The Mid-Hudson Bridge, opened in 1930, carries US 44 and NY 55 across the Hudson River from Poughkeepsie to Highland. The Poughkeepsie Bridge opened in 1888 to carry railroad traffic across the Hudson, but has remained unused since a 1974 fire damaged its decking. 
Within Poughkeepsie, there are two transit bus services:
- City of Poughkeepsie Transit, operated by the City, operates five mostly unidirectional loop routes throughout the city, town, and into Hyde Park.
- Dutchess County LOOP, operated by Dutchess County, travels throughout Dutchess County and also serves as the main link to the Route 9 corridor including Poughkeepsie Galleria and South Hills Mall.
Both services have a quasi-hub at the intersection of Main and Market streets, adjacent to the Mid-Hudson Civic Center and at the west end of the former pedestrian-only Main Mall; the Mall was removed in 2001, with those blocks being restored back to traffic and to the name Main Street. Other buses serving this area include Adirondack Trailways, Coach USA, commuter runs to White Plains, and a shuttle to New Paltz.
The Chance, located on 6 Crannell Street in downtown Poughkeepsie, hosts live rock concerts with local as well as major artists.
- Poughkeepsie was the home of the noted judge and district attorney, Raymond C. Baratta, who was associated with the ouster of drug advocate Timothy Leary from a Millbrook estate. G. Gordon Liddy, later a key figure in the Watergate Scandal, was the arresting prosecutor who was employed by Judge Baratta.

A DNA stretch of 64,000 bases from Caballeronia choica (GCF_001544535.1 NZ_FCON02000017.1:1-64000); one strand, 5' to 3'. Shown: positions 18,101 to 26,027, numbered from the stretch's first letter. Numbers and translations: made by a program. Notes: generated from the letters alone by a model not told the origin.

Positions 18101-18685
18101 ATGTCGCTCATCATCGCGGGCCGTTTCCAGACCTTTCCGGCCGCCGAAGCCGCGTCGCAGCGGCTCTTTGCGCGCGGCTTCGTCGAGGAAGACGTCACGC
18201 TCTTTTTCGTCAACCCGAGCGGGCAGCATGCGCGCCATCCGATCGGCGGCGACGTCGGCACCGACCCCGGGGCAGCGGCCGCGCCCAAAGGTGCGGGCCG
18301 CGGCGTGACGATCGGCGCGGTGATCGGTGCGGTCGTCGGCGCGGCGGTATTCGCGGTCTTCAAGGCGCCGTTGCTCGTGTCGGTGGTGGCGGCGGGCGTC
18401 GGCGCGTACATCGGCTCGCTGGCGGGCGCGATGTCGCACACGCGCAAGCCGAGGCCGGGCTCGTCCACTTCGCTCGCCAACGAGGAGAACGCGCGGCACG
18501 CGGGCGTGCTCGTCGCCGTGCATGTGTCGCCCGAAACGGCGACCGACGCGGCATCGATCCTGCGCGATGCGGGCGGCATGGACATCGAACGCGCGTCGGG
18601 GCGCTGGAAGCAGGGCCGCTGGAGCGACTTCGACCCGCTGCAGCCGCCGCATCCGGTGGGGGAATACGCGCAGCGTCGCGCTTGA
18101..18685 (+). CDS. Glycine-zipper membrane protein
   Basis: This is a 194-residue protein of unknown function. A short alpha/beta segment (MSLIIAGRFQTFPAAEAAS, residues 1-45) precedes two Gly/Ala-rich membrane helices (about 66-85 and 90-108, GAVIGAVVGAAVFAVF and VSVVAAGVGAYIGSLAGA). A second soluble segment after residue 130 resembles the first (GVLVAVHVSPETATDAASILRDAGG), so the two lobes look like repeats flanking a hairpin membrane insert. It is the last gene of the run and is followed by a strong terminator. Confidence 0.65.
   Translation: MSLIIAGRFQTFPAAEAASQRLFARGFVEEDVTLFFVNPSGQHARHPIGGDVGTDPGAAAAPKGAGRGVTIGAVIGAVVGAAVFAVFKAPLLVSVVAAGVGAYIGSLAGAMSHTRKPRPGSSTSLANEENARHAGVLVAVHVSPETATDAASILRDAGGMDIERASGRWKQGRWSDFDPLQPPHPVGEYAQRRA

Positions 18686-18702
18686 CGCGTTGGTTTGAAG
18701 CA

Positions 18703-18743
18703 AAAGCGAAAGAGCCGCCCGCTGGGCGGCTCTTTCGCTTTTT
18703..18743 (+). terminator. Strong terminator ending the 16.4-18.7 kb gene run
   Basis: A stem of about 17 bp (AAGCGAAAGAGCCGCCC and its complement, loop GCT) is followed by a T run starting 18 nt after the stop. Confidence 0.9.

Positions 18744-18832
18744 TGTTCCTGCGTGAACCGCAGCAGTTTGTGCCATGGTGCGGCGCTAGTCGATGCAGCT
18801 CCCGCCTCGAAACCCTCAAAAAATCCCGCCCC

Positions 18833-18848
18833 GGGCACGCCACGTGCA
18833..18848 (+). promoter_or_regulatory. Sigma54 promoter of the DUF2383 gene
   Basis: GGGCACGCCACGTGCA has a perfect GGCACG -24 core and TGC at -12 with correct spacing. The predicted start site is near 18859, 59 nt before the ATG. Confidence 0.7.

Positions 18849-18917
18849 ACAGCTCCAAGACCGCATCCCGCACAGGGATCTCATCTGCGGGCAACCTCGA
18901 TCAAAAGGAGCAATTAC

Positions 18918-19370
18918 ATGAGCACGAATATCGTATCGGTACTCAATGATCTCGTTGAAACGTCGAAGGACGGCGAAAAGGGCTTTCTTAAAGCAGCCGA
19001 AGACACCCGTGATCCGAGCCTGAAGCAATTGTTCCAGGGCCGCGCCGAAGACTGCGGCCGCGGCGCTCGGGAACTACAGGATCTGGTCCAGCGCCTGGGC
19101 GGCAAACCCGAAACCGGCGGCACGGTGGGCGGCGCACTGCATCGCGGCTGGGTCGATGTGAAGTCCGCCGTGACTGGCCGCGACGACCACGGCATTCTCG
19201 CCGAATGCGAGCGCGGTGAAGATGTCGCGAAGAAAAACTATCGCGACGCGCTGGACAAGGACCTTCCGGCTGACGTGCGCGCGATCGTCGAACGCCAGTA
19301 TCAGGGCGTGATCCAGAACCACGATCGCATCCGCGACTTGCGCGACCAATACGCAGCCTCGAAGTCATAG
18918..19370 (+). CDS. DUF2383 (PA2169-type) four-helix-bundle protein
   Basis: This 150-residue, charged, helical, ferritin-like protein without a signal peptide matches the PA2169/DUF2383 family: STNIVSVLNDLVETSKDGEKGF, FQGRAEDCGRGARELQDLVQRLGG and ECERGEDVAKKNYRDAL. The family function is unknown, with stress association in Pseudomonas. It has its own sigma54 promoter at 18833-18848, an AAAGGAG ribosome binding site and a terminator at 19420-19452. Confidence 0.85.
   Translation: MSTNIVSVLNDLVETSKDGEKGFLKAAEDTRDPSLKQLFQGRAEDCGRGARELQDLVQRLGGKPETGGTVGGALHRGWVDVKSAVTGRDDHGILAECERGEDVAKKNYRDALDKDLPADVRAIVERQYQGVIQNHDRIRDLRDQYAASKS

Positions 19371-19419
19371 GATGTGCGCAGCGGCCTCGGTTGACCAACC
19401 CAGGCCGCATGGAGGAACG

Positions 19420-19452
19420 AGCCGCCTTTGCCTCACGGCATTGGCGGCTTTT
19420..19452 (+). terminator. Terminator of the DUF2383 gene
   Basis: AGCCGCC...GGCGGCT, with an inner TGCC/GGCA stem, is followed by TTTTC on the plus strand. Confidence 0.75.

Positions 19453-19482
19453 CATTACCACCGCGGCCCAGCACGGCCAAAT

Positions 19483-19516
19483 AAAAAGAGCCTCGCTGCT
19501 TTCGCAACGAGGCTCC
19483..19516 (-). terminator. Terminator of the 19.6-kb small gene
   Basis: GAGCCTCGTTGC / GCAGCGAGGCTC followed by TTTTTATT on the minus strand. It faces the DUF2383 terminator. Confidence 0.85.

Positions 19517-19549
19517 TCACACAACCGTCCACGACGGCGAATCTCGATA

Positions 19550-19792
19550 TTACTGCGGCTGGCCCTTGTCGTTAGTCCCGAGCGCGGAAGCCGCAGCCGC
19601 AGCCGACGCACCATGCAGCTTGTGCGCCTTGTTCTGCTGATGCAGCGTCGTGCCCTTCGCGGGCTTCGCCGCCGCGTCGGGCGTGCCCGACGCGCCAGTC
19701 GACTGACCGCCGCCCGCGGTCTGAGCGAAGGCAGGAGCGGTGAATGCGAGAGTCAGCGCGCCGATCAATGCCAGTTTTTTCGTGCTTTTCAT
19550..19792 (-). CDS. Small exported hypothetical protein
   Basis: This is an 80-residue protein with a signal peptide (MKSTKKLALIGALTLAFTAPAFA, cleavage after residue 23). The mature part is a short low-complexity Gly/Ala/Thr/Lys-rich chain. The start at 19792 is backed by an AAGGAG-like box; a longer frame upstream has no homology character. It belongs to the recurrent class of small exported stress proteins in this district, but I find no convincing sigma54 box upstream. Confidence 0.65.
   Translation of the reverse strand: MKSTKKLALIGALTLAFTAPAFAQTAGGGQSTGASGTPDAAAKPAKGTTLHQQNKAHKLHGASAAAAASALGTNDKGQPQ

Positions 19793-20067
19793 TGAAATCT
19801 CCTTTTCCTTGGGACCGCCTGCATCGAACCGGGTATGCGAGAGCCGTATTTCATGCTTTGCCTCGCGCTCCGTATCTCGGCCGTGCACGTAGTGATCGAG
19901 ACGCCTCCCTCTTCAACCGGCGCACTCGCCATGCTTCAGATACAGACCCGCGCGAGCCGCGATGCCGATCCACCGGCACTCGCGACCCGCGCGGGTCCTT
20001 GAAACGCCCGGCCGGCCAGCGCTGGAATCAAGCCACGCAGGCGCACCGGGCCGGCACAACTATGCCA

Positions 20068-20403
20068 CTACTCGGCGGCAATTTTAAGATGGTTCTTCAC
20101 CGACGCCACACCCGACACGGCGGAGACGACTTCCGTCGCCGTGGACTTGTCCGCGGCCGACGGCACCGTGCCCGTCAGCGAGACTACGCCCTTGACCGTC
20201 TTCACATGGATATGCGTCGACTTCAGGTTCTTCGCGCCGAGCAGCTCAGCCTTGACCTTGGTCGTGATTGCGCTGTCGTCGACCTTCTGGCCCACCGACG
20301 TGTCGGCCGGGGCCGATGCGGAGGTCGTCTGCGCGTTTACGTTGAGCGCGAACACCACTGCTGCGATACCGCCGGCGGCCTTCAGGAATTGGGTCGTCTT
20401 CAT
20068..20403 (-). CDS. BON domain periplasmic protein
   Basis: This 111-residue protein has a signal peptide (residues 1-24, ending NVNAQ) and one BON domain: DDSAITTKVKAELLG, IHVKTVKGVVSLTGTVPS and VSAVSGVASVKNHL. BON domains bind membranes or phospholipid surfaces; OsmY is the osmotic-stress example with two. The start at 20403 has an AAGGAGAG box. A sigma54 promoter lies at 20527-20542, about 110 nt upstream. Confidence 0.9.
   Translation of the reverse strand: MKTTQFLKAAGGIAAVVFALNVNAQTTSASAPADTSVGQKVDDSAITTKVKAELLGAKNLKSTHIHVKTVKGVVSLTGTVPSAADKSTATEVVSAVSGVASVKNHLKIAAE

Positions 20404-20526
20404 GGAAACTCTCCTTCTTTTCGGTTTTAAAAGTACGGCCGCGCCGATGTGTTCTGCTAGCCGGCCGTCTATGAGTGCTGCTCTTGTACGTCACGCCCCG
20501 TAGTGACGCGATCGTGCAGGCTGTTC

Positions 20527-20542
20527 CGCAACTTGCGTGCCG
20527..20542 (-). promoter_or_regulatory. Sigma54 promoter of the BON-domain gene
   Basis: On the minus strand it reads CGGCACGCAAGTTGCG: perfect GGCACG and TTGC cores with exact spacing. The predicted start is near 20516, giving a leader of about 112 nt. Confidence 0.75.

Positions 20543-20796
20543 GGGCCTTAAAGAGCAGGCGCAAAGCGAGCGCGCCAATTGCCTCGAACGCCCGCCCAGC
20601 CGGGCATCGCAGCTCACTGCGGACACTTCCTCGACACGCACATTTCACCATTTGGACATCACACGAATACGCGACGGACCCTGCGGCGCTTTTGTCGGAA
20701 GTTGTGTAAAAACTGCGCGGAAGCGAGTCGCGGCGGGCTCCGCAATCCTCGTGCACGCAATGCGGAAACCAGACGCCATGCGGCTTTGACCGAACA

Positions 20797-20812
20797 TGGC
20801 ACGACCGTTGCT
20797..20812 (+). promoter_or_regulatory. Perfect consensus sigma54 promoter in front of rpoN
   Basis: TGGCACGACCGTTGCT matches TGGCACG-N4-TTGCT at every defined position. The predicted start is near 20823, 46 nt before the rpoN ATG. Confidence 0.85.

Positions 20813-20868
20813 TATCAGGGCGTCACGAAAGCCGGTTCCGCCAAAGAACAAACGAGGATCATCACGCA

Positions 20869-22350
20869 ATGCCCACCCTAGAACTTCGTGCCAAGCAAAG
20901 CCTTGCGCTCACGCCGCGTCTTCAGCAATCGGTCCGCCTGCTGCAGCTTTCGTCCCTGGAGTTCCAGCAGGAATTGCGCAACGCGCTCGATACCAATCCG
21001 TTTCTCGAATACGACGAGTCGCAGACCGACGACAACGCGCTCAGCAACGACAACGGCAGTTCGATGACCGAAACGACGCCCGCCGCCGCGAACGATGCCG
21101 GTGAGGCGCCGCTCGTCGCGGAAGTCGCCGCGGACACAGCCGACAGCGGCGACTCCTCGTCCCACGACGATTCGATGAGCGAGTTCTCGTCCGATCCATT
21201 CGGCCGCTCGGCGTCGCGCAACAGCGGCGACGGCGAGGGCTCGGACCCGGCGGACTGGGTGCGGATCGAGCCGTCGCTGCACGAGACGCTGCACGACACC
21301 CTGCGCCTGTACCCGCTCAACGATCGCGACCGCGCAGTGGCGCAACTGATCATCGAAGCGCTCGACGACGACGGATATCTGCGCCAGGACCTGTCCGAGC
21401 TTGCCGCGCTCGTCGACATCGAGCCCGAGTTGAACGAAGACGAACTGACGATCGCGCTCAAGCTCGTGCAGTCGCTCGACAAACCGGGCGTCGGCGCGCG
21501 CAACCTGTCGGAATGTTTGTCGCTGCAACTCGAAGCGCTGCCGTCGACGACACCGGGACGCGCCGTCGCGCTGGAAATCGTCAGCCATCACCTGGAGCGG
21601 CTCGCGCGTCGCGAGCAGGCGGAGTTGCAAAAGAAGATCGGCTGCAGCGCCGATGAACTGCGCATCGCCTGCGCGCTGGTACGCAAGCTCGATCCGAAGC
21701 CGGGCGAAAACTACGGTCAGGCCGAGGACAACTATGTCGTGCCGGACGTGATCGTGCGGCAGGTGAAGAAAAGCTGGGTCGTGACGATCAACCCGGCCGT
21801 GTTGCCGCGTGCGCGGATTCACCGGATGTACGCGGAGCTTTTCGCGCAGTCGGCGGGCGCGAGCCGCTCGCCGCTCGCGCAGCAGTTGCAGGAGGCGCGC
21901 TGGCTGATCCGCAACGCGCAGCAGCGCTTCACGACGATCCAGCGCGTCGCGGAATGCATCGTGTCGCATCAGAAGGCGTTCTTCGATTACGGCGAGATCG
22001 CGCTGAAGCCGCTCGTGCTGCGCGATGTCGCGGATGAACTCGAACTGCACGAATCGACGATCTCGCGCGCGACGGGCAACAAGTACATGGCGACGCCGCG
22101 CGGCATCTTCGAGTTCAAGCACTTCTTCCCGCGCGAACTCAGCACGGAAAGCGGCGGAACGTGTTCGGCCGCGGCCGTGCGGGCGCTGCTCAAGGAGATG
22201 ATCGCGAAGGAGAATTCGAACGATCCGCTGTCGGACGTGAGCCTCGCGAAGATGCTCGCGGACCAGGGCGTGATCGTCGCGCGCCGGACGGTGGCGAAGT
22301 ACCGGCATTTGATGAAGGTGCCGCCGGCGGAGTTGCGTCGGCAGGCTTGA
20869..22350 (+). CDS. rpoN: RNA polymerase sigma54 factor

- The city is twice referred to by the character of "Popeye" Doyle (Gene Hackman) in William Friedkin's feature film The French Connection (1971 20th Century Fox). It is called out as a stop along the route of a train about to depart the station in Superman: The Movie, and in one episode of the television show Friends Ross falls asleep on the train on his way to visit a girlfriend who lives in Poughkeepsie, and who attempts to wake him up by shouting at him from the platform when the train arrives.
- Various references to someone's "maiden aunt from Poughkeepsie" exist in literature, film and TV. The city has been referred to on countless occasions in MAD magazine, to the point where a citizen wrote a letter questioning them about their ongoing ridicule of the city. 
- The word "Poughkeepsie" is used in the TV series Ally McBeal by one of the two founding partners, John Cage (Peter MacNicol), of the law firm that Ally works for. He started using the city's name to control his stuttering and the link is laid to the city in the first season of the series in the episode "Alone Again"; this is Ally's explanation when Cage tried to use "Poughkeepsie" but settled on "New York": "He used to have a stutter, but he corrected it, or well I should say he controlled it but with a song, da da ta da da, and then he picked Poughkeepsie to preempt the da da ta da, but Poughkeepsie is actually a town in upstate New York so he seized upon New York instead of Poughkeepsie because it's phonetically less jarring."
The FAQ that deals with this can be found here
- In an episode of the Daily Show host Jon Stewart asked guest Eric Idle (of Monty Python fame) which U.S. city was his favorite. Idle answered, "Poughkeepsie." He had recently performed at the Bardavon theater.
- Director Ed Wood lived in Poughkeepsie during his early years.
- The Poughkeepsie Journal is the third-oldest active newspaper in the United States.
- Eleven Major League Baseball players were born in Poughkeepsie...Frank Bahret (1858), Frank Beck (1860), Bill Daley (1868),
Buttons Briggs (1875), Elmer Steele (1886), Mickey McDermott (1929), Fred Lasher (1941), Tommy Boggs (1955), Ricky Horton (1959),
Frank Cimorelli (1968), and Jeff Pierce (1969).
- CBS news reporter Dave Price is from Poughkeepsie.
 External links
- Maps and aerial photos